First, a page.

Early glitch aside, we’ve done pretty well. But have we done well enough? 3 points down. A term to play. Kicking into the breeze. We’re probably a 30/70 chance. 40/60 at best. It will take some real heroics to pull this one put of the bag.

3/4 time St Kilda Red 5/4/34 East Brighton Vampires 5/7/37


Fourth Quarter

So – what was this term like? A quarter of an hour of mid-to-high level anxiety, punctuated by occasional bouts of sheer panic, terminating in a joyous, cathartic, life-affirming outpouring of joyous relief.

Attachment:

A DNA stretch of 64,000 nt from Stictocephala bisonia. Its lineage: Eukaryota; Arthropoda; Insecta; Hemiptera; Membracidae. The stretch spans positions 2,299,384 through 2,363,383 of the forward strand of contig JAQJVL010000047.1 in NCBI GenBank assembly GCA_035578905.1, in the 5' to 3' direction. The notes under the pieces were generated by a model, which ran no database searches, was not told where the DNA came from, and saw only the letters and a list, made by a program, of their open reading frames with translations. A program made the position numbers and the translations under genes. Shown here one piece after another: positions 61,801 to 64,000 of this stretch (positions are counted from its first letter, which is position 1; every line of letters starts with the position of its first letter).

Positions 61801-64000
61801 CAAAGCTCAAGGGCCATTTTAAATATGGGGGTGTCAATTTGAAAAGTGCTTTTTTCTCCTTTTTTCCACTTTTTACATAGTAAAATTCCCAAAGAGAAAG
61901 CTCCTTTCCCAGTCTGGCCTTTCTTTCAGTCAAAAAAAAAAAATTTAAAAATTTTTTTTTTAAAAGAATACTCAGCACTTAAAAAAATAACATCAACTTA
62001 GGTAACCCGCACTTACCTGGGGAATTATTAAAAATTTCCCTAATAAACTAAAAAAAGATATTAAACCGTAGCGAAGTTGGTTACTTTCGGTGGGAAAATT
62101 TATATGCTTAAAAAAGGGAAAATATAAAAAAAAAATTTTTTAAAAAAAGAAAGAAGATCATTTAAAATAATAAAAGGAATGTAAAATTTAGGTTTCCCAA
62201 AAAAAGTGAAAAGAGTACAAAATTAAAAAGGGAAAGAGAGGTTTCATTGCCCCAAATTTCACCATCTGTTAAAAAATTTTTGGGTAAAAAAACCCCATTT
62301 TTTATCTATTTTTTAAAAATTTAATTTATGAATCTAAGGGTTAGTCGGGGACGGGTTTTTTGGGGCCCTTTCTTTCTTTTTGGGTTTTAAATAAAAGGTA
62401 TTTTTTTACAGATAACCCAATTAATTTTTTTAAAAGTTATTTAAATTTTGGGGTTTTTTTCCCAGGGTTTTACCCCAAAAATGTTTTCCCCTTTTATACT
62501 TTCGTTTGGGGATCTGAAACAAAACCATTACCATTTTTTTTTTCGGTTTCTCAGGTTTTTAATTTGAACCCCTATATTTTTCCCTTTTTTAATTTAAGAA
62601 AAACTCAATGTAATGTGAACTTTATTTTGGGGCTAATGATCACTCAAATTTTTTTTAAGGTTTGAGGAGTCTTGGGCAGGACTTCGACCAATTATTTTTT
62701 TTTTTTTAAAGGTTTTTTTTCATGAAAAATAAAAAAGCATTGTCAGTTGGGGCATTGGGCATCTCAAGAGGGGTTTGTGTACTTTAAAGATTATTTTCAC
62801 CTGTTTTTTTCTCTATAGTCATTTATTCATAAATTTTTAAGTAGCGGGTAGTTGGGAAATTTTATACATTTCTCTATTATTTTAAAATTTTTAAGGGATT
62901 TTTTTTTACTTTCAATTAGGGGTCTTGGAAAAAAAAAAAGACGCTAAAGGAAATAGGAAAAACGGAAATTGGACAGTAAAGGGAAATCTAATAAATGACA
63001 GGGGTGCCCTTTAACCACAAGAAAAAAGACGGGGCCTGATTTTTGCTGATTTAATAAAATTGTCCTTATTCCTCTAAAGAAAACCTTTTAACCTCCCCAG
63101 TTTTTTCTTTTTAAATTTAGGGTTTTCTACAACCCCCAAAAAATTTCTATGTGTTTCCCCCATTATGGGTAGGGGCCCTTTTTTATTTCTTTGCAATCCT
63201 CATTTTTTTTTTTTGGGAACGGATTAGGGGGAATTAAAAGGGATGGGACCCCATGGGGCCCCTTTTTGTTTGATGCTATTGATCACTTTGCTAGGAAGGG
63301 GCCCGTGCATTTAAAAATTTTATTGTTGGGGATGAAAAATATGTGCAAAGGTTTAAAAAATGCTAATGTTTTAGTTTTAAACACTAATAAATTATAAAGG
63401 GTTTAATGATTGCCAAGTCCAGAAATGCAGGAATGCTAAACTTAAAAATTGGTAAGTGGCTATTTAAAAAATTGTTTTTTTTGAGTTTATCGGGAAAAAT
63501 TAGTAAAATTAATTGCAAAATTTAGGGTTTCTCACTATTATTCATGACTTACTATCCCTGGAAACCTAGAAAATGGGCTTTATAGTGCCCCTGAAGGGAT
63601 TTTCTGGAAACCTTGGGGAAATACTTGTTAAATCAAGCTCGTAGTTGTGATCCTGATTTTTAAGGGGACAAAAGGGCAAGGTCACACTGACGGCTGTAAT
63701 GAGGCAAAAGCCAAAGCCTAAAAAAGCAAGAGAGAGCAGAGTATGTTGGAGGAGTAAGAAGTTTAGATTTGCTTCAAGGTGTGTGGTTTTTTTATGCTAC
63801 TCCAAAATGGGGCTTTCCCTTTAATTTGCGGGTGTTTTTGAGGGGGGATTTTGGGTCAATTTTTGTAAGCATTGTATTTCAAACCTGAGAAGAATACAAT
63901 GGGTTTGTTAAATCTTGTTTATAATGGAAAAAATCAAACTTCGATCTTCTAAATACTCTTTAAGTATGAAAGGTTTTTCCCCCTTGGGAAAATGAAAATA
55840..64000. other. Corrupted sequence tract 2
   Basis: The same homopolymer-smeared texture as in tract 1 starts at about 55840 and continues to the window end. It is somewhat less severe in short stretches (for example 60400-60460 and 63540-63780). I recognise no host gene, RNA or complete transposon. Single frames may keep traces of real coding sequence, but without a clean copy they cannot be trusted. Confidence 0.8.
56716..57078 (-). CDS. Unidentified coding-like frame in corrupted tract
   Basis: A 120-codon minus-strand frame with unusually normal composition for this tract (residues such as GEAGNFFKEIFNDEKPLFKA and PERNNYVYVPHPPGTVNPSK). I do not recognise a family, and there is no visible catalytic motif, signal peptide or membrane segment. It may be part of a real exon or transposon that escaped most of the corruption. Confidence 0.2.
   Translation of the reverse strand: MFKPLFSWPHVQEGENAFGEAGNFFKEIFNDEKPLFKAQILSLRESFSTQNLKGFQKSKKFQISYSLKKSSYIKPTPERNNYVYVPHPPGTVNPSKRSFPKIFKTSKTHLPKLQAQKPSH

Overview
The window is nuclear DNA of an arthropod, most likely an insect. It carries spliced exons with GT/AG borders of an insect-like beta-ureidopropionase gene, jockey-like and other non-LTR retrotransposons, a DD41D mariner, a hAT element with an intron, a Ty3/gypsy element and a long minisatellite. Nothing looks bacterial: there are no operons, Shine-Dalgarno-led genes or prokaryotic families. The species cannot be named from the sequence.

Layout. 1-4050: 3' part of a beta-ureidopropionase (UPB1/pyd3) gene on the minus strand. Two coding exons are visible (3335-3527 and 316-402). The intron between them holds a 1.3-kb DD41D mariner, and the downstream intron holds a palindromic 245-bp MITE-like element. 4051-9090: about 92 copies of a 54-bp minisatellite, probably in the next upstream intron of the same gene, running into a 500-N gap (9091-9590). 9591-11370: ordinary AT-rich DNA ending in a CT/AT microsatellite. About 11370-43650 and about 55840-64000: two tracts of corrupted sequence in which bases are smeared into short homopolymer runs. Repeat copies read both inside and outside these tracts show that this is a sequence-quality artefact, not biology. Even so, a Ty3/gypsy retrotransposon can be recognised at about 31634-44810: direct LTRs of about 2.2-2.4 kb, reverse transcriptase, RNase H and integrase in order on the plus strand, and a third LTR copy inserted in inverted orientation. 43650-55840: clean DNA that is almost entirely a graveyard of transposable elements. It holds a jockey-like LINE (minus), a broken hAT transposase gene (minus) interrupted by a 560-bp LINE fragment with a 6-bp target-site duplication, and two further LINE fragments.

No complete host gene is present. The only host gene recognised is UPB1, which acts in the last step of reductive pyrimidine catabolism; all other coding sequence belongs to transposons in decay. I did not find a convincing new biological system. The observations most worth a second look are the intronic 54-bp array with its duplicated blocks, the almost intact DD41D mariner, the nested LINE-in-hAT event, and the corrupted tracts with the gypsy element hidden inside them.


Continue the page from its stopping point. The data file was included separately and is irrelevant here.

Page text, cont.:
In style, the play resembles less a game of Australian Football, and more a grinding, attritional, ruck-and­maul-dominated 15 minutes of wet weather rugby union. The ball moves from end to end, slowly, surrounded by a pack of desperate boys, half of them in turn trying to reef the ball free and get it in the clear, and the other half trying to lock it in. Every time the ball spills out and someone makes a break for it, that boy is quickly tackled and surrounded and the tombola locked in tight. Whenever a boy gets enough room to swing a foot and try to roost clear, someone smothers the kick, dives on the ball and away we go again. The little fellows dominate the stanza, getting in low and driving their bodies into the scrum. Jimmy Glenfield features prominently, and the sight of him diving over bodies, fire in his eyes, to get at the albert will lift his team­mates and drive them on to the end of the quarter. Ditto Sam Dawkins, as he and Jimmy and Jake Austin tackle themselves to a standstill. Alex Goldman chucks himself into the fray, heedless of life and limb. The little fellows in the guts of the bunch are accompanied by some handy outriders, drawn from the ranks of our taller players. Henry-Joe Nankervis makes some terrific tackles, while Luke McIntyre’s long arms help him to pull off 3 or 4 handy smothers on the edge of the scrimmage. Ty Glennon hits the loose ball at speed and with intent and tackles fiercely. Roman Anastasios is a one man flying squad, bobbing up all over the ground, chasing down the Vampires speed men whenever they dash clear. His bundling of a ball-carrying Vampires player across the boundary with a powerful and well-timed bump is one of the most spectacular (not to mention important) pieces of play for the day. He also takes a super-valuable pack mark deep in defence, late in the day, and hits Luke on the chest at a distance of 30 metres with a stinging foot pass.